The original contract for building the Majuba plant was awarded to Siemens, which is also supplying most of the instrumentation and control equipment. Other products came from many suppliers under the Siemens aegis. Thus, ABB Powertech provided the large transformers, while Steinmüller built the boilers. The Combustion Group is developing the new safety / monitoring software, for a Fireye Insight Scanner that will improve burner control.
MAJUBA PLANT MAKE-UP
Operating conditions mean that the boilers have flexible unit operation, high availability and high efficiency. They also have to be able to handle coals with high ash content. Slagging and fouling the furnace was a major concern in boiler design, and plant parts had to have low erosion rates. The boilers were built by Steinmüller, to a once-through evaporator design that allows short start-up times and a swift response to changing load demands. All heating surfaces are arranged in the first boiler pass. This allows:
Simpler arrangement of wall panels, connecting pipes and tube banks to help expansion and avoid stress
No welded connections of wall panels with different temperatures
Uniform flue gas flow pattern to help reduce tube erosion
The burners are in a three-burner staggered formation to reduce their heat release and hence minimise slagging. Each burner has its own oil gun to start up the pulverised fuel flame at low loads. Suspending the boiler from the top of the boiler house allows downward expansion. Even evaporation and heat take-up is provided by helical tubing in the furnace part of the evaporator.
Changes in technology over the plant’s extraordinarily long construction period meant that instrumentation and control for units four to six were far in advance of those for units one to three. The first three units all have discrete control rooms. The other units have a single control room, with an integrated control system supplied by Siemens.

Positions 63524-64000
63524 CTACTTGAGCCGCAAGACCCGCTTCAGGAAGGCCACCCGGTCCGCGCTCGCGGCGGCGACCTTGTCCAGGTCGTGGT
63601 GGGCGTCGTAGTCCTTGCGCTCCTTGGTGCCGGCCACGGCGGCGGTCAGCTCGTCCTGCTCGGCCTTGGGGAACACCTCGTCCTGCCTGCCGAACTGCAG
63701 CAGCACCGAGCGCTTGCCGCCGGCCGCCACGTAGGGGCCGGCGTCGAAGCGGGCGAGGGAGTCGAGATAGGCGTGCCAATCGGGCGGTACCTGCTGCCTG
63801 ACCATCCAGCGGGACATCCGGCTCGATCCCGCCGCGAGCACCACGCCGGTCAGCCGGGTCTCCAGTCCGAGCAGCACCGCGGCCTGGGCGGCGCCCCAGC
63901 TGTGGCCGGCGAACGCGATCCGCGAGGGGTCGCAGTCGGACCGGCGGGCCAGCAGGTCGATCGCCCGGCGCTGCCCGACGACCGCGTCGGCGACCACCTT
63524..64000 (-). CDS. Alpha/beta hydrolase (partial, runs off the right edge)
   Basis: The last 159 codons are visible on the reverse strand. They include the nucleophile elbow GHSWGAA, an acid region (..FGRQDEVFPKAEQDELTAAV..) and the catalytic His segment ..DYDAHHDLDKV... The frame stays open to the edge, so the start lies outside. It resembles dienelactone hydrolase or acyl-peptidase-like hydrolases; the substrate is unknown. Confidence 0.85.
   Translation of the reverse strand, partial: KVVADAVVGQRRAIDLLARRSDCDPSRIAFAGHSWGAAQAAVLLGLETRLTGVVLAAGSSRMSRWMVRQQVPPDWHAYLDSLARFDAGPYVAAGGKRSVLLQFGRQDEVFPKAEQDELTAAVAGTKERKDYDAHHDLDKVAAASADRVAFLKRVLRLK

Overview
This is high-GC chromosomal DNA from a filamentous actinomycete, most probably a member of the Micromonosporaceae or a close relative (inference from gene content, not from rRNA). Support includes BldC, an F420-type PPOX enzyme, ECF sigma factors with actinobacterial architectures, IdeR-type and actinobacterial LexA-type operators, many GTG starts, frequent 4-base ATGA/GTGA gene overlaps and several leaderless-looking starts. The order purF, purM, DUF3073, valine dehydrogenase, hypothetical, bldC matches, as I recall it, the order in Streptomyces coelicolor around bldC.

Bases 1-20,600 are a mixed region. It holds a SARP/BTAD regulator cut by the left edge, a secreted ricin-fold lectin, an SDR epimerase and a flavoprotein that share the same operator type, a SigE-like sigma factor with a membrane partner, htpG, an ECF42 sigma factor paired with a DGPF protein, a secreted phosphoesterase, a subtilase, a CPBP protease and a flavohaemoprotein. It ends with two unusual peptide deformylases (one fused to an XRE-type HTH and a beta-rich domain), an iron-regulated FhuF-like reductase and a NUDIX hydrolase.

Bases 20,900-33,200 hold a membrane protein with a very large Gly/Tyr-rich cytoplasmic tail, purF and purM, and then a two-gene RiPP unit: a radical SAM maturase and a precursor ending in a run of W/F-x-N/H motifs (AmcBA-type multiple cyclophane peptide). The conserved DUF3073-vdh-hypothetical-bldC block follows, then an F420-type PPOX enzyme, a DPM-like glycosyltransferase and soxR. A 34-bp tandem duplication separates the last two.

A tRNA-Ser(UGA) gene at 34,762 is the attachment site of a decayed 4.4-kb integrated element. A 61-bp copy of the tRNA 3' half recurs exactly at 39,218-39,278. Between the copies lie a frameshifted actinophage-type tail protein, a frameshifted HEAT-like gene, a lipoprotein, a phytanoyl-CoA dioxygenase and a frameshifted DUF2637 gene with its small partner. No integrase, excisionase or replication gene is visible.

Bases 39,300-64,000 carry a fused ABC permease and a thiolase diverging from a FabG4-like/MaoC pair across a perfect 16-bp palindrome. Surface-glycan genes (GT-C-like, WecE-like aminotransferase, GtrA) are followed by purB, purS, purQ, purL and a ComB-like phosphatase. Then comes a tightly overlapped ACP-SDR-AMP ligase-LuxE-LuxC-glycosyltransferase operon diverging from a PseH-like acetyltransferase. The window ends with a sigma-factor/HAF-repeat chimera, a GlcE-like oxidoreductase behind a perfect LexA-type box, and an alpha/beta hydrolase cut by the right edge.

SAFETY / MONITORING SOFTWARE
In 2004, Eskom announced co-operation with The Combustion Group to develop new software for the Fireye Insight Scanner, to be used in Majuba and other South African power stations. This new technology will improve the safety and monitor the behaviour of the burners. Burner performance can be optimised by better control and timely preventative maintenance of the burner system. This will in turn optimise capacity and maintenance costs.
The first three units use direct air cooled condensers, while the others use wet cooling. Air cooling was originally selected because local water supplies are meagre, and dry cooling uses less than a fifth of the water used in wet cooling. The greater efficiency of wet cooled plants eventually made it more commercial to build a dam which increased the available water supply.
The plant was first proposed in the late 1970s, with firm equipment orders coming in 1982. Construction began in September 1983 but was stalled by the slump in economic growth in South Africa as well as economic sanctions. The electricity demand it was expected to supply never materialised. Although there is still little South African demand, Eskom has persisted with the project in the expectation of major exports to other parts of Southern Africa through the planned Southern Africa power pool.
South Africa already has its own, smaller, power pool. Power is sold into it via hourly Dutch auction to compete for the lowest price. As the Majuba plant was originally intended as a regular base-load supplier, it is hard for the plant to adjust to two-shift operation. Despite the original intention for continuous operation, the first three (completed) units have a start up rate of 97%. During 1998, the plant carried out 171 start ups. The first unit went on load in April 1986, designed and constructed by Concor. The fourth unit was commissioned in 1999. The fifth unit was commissioned in 2000, and the sixth unit in 2001. All six units at the plant were completed on time and within budget.
Much of the coal for the plant comes from the Witbank area mines, although there are a number of suppliers throughout the country. Originally, it came from the local Majuba colliery, which was specifically developed for the purpose. The Majuba colliery had to be shut in 1993. The need to import coal from outside the area pushes costs up, forcing the plant to compete in the higher priced peak time market. The coal also has a high (35%) ash content, which the boilers were specifically chosen to deal with.